Understanding neg(e, h): "which rocks are not blue"

I’m working to understand how to interpret the neg(e, h) predication as part of writing up some documentation. I’m using what I thought was a straightforward example: “which rocks are not blue?”. Below are the first four parses from ACE.

Can anyone give me an interpretation of these trees below to give me an intuition on how this predication works? Or maybe a pointer to any background on how it is being used in the ERG? I’ve found lots of discussion on negation in the wiki, but it seems to be about even more advanced uses. I’m trying to understand what I think is the most basic use of it.

I think my base problem is how to think about the fact that neg(e, h) takes a scopal arg. What is being negated in the tree it has scope over?

The forth parse has a structure that looks most like what I’d expect, where only the _blue_a_1 predication is negated, but no variables in that part of the tree parse are shared with the rest of the tree, so I’m doubly confused about that one.

[ TOP: h0
INDEX: e2
RELS: < 
[ neg LBL: h1 ARG0: e8 [ e SF: prop TENSE: pres MOOD: indicative PROG: - PERF: - ] ARG1: h9 ]
[ _which_q LBL: h4 ARG0: x3 [ x PERS: 3 NUM: pl IND: + ] RSTR: h5 BODY: h6 ]
[ _rock_n_1 LBL: h7 ARG0: x3 [ x PERS: 3 NUM: pl IND: + ] ]
[ _blue_a_1 LBL: h10 ARG0: e2 [ e SF: ques TENSE: pres MOOD: indicative PROG: - PERF: - ] ARG1: x3 ]
>
HCONS: < h0 qeq h1 h5 qeq h7 h9 qeq h10 > ]

                         ┌─────── _rock_n_1(x3)
        ┌── _which_q(x3,RSTR,BODY)
neg(e8,ARG1)                  └── _blue_a_1(e2,x3)
[ TOP: h0
INDEX: e2
RELS: < 
[ subord LBL: h1 ARG0: e14 [ e SF: prop ] ARG1: h15 ARG2: h16 ]
[ neg LBL: h11 ARG0: e12 [ e SF: prop TENSE: pres MOOD: indicative PROG: - PERF: - ] ARG1: h13 ]
[ udef_q LBL: h4 ARG0: x5 [ x PERS: 3 NUM: pl IND: + ] RSTR: h6 BODY: h7 ]
[ _rock_n_1 LBL: h8 ARG0: x5 [ x PERS: 3 NUM: pl IND: + ] ]
[ _be_v_id LBL: h9 ARG0: e2 [ e SF: prop TENSE: pres MOOD: indicative PROG: - PERF: - ] ARG1: x5 ARG2: i10 ]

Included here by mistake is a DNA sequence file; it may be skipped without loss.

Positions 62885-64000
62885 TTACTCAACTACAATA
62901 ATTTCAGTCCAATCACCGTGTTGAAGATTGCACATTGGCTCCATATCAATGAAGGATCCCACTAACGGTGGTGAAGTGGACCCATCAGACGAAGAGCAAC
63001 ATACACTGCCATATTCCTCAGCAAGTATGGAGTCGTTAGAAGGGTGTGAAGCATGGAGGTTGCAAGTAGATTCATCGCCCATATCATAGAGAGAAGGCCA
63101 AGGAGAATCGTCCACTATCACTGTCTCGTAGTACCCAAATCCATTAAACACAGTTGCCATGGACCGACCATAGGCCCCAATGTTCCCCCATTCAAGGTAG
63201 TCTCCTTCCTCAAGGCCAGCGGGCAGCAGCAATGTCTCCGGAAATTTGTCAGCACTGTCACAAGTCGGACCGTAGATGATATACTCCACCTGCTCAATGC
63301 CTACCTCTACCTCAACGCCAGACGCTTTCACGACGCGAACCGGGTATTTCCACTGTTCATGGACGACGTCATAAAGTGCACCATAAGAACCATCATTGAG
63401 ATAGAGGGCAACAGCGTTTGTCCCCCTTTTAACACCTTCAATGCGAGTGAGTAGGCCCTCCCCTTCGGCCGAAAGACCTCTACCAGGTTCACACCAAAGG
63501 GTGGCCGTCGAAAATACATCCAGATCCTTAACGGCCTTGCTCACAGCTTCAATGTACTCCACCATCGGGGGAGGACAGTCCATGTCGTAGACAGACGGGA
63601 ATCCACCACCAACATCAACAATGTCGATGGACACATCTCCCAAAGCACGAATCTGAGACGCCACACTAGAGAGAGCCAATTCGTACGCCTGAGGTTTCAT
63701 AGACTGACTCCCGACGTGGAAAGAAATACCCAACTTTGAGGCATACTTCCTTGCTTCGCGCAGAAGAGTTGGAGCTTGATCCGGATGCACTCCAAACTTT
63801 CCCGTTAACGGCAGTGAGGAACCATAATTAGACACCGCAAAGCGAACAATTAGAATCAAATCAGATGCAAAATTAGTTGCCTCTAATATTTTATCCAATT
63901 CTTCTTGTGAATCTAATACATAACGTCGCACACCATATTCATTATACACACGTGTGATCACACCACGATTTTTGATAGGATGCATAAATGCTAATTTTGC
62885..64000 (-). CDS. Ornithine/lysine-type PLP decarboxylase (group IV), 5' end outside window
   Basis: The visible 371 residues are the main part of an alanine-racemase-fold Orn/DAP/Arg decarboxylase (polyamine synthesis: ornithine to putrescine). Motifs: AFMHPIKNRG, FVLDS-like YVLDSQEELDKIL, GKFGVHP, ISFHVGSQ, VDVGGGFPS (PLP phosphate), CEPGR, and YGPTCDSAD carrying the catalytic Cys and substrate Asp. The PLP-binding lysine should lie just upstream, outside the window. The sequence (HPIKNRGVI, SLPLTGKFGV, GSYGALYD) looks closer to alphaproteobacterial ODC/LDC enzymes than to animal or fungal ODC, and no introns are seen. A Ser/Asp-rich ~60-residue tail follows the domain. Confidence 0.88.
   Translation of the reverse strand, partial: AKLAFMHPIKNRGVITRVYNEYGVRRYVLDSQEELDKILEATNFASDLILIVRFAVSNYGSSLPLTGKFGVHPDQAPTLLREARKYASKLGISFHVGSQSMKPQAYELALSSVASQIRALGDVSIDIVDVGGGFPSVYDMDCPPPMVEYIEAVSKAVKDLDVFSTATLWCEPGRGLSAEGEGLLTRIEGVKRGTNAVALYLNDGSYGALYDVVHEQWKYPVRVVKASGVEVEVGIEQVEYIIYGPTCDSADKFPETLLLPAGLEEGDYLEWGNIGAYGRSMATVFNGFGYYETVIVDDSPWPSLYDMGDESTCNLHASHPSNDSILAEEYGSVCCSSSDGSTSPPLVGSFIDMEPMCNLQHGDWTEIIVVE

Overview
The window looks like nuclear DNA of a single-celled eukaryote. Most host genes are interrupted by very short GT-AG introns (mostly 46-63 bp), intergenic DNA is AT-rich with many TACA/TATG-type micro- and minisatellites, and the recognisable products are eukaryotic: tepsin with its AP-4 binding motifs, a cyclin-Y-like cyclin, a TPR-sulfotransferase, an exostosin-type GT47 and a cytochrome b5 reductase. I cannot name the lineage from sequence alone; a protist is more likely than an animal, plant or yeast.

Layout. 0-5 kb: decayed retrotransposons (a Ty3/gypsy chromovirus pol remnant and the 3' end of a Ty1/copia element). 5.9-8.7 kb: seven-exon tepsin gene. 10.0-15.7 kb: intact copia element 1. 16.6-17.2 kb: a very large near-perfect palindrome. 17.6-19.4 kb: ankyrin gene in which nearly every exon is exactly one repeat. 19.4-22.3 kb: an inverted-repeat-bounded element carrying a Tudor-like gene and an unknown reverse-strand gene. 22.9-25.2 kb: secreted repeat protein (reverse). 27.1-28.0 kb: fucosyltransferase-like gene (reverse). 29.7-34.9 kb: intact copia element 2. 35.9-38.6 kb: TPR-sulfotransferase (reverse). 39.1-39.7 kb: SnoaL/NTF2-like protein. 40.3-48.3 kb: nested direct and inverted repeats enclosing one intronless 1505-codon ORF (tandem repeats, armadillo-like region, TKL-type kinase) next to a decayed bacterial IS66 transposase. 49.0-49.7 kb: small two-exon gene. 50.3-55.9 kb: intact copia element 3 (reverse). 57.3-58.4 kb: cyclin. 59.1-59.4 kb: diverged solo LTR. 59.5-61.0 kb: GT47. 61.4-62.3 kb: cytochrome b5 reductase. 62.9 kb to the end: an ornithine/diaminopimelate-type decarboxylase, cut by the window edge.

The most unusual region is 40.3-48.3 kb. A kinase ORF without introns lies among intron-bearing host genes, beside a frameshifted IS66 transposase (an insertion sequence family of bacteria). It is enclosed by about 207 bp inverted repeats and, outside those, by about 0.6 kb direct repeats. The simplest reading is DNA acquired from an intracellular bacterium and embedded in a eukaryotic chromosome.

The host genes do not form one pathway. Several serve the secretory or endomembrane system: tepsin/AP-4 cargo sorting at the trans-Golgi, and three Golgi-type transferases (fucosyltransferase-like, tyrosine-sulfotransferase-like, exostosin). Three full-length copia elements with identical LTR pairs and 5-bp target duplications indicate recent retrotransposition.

[ _blue_a_1 LBL: h17 ARG0: e18 [ e SF: prop ] ARG1: i19 ]
>
HCONS: < h0 qeq h1 h6 qeq h8 h13 qeq h9 h15 qeq h11 h16 qeq h17 > ]

                                             ┌─────── _rock_n_1(x5)
                              ┌── udef_q(x5,RSTR,BODY)
            ┌─────── neg(e12,ARG1)                └── _be_v_id(e2,x5,i10)
subord(e14,ARG1,ARG2)
                 └── _blue_a_1(e18,i19)
[ TOP: h0
INDEX: e2
RELS: < 
[ neg LBL: h1 ARG0: e10 [ e SF: prop TENSE: pres MOOD: indicative PROG: - PERF: - ] ARG1: h11 ]
[ udef_q LBL: h12 ARG0: x9 [ x PERS: 3 NUM: sg ] RSTR: h13 BODY: h14 ]
[ _blue_a_1 LBL: h15 ARG0: x9 [ x PERS: 3 NUM: sg ] ARG1: i16 ]
[ _which_q LBL: h4 ARG0: x3 [ x PERS: 3 NUM: pl IND: + ] RSTR: h5 BODY: h6 ]
[ _rock_n_1 LBL: h7 ARG0: x3 [ x PERS: 3 NUM: pl IND: + ] ]
[ _be_v_id LBL: h8 ARG0: e2 [ e SF: ques TENSE: pres MOOD: indicative PROG: - PERF: - ] ARG1: x3 ARG2: x9 ]
>
HCONS: < h0 qeq h1 h5 qeq h7 h11 qeq h8 h13 qeq h15 > ]

                        ┌─────── _blue_a_1(x9,i16)
         ┌── udef_q(x9,RSTR,BODY)             ┌─────── _rock_n_1(x3)
neg(e10,ARG1)                └── _which_q(x3,RSTR,BODY)
                                                   └── _be_v_id(e2,x3,x9)
[ TOP: h0
INDEX: e2
RELS: < 
[ subord LBL: h1 ARG0: e11 [ e SF: prop ] ARG1: h12 ARG2: h13 ]
[ udef_q LBL: h4 ARG0: x5 [ x PERS: 3 NUM: pl IND: + ] RSTR: h6 BODY: h7 ]
[ _rock_n_1 LBL: h8 ARG0: x5 [ x PERS: 3 NUM: pl IND: + ] ]
[ _be_v_id LBL: h9 ARG0: e2 [ e SF: prop TENSE: pres MOOD: indicative PROG: - PERF: - ] ARG1: x5 ARG2: i10 ]
[ neg LBL: h14 ARG0: e15 [ e SF: prop ] ARG1: h16 ]
[ _blue_a_1 LBL: h17 ARG0: e18 [ e SF: prop ] ARG1: i19 ]
>
HCONS: < h0 qeq h1 h6 qeq h8 h12 qeq h9 h13 qeq h14 h16 qeq h17 > ]

                                ┌─────── _rock_n_1(x5)
            ┌─────── udef_q(x5,RSTR,BODY)
            │                        └── _be_v_id(e2,x5,i10)
subord(e11,ARG1,ARG2)
                 │            ┌── _blue_a_1(e18,i19)
                 └── neg(e15,ARG1)

And there are other parses which seem more esoteric.

The truth value of the tree.

This isn’t straightforward, mainly because of “which”, also because of “are blue”. _which_q looks like a quantifier, but wh-words don’t behave exactly like true quantifiers… and that is a longer story. In some of the parses, “which” is not interpreted as a question word. And some of the parses include _be_v_id.

The first parse is what you want.

1 Like

I agree that the first reading is the one that you want. Also your ascii tree visualization is not fully motivated: the which_q parameter, though not exactly a quantifier, doesn’t have fixed scope in the MRS. The choice to put it under rather than above neg_rel seems to be done by whatever system is giving you those ascii trees.